But the bigger cases, especially those involving a large institution such as a broker-dealer firm or a public company, could be delayed for months by “voluntary production.” Pricey lawyers can stretch out matters without actually telling the SEC staff that no material documents or witnesses will be forthcoming. Lawyers know how to “voluntarily” bury the staff in irrelevant documents and produce witnesses low on the totem pole who can honestly testify they know nothing about improprieties arranged by those higher up in the organization.
The power of a subpoena, enforceable by going to court and publicly exposing that an investigation is in process, is a substantial lever for the Division of Enforcement. Subpoenas enable investigators to more quickly get to the heart of a matter and assess whether a rule or law has been violated. That is why, beginning in 2009, the SEC delegated authority to issue investigative subpoenas to supervisory staff in the Enforcement Division.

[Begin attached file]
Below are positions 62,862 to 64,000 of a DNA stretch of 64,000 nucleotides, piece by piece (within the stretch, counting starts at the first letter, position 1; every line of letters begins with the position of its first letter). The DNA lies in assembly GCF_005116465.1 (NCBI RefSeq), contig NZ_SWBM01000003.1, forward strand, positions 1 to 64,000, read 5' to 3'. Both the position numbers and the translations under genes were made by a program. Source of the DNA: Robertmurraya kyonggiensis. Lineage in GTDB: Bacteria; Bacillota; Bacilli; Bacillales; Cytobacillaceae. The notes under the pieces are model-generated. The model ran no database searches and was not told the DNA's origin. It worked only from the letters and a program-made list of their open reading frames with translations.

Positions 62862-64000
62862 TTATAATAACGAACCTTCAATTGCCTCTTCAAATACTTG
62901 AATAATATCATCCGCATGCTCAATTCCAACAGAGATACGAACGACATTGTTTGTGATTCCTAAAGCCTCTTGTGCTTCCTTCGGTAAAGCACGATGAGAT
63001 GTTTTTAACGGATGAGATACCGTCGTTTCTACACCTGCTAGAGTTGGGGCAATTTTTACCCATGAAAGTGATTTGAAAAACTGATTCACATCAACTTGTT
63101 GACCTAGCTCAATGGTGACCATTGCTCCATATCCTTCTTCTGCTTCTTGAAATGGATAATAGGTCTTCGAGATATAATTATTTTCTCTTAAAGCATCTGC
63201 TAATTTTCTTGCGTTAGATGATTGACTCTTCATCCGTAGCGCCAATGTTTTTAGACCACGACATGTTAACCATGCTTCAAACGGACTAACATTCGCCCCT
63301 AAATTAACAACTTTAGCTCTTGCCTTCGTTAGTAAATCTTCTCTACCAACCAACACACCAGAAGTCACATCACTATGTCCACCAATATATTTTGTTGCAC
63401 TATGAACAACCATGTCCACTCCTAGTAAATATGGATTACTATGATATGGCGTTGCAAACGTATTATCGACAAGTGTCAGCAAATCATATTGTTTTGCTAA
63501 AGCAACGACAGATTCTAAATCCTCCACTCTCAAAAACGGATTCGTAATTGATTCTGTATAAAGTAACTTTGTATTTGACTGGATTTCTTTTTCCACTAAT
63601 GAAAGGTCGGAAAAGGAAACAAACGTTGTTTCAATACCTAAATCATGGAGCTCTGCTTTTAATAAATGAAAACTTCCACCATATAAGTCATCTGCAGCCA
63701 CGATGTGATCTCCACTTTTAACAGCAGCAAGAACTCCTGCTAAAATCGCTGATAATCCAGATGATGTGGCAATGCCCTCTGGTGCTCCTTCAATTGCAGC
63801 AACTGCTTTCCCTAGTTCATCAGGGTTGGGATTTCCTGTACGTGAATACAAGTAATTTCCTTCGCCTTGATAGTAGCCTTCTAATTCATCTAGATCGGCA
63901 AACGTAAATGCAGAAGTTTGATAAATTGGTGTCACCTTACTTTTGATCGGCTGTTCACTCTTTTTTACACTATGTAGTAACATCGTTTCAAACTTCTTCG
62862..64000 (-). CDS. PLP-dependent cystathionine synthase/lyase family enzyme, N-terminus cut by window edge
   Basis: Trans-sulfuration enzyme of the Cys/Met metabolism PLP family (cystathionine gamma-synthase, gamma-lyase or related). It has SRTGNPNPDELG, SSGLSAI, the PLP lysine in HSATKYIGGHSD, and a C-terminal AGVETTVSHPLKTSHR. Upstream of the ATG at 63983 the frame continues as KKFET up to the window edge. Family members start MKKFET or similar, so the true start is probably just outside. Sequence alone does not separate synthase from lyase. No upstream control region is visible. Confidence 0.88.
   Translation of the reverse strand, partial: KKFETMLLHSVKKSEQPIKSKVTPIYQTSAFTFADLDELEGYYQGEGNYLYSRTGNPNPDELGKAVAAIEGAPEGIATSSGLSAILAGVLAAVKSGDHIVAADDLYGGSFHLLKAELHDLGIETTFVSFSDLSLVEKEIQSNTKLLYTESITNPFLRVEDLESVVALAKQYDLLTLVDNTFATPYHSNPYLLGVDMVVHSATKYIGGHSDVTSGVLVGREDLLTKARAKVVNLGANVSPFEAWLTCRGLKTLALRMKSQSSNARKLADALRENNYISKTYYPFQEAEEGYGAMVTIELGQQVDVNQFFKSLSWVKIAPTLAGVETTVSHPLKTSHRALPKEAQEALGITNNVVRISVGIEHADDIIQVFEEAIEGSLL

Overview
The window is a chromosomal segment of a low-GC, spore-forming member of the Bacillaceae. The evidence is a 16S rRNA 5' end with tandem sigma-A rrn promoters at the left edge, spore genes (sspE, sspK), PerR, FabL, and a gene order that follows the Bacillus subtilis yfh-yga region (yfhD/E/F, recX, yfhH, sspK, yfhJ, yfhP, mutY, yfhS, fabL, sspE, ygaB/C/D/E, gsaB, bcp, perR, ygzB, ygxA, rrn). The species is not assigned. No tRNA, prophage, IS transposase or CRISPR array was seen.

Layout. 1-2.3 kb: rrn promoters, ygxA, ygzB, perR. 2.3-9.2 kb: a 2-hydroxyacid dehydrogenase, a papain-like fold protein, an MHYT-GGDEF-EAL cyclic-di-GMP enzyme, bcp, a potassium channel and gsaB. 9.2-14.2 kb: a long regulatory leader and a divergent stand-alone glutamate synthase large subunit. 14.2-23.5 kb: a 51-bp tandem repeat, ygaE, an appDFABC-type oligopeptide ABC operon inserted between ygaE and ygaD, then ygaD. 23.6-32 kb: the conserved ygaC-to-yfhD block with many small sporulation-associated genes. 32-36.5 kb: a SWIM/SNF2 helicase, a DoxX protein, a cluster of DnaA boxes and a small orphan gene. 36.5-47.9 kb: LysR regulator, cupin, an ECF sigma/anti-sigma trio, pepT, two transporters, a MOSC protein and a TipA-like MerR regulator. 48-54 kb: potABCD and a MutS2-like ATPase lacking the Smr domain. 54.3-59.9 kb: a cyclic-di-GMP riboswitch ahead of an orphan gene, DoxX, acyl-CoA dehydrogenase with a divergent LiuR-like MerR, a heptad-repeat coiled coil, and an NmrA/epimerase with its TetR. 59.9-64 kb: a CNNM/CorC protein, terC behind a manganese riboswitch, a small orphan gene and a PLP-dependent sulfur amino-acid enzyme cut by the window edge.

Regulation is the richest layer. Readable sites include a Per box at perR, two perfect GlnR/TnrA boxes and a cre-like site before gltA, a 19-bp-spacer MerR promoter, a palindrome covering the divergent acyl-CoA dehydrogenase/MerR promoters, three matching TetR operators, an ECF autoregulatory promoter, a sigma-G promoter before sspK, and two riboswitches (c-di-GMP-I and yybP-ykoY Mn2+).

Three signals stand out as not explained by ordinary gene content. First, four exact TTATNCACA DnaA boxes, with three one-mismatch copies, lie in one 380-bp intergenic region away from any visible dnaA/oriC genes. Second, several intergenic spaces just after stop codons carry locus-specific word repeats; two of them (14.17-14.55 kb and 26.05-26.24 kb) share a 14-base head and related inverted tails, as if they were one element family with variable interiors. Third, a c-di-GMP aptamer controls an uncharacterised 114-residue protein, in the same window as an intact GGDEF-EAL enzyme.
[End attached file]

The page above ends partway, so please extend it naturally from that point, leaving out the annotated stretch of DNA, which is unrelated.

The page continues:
In announcing a new SEC rule delegating subpoena power to the Division of Enforcement, then Division Director Robert Khuzami said, “This means that if defense counsel resist the voluntary production of documents or witnesses, or fail to be complete and timely in responses or engage in dilatory tactics, there will very likely be a subpoena on your desk the next morning.”
The SEC release announcing the change of rules (originally for one year, but later made permanent) stated that “this delegation will expedite the investigative process by reducing the time and paperwork previously associated with obtaining Commission authorization prior to issuing subpoenas.”
At least two sources (here and here) report that Piwowar, who is an economist, not a lawyer, and worked for very conservative Republicans on the Senate Banking Committee before arriving at the Commission, reportedly already has restricted authority to issue a subpoena to the Division director alone and is considering eliminating the authority altogether.
The question, which Piwowar and the SEC have thus far declined to answer, is why retract the delegation?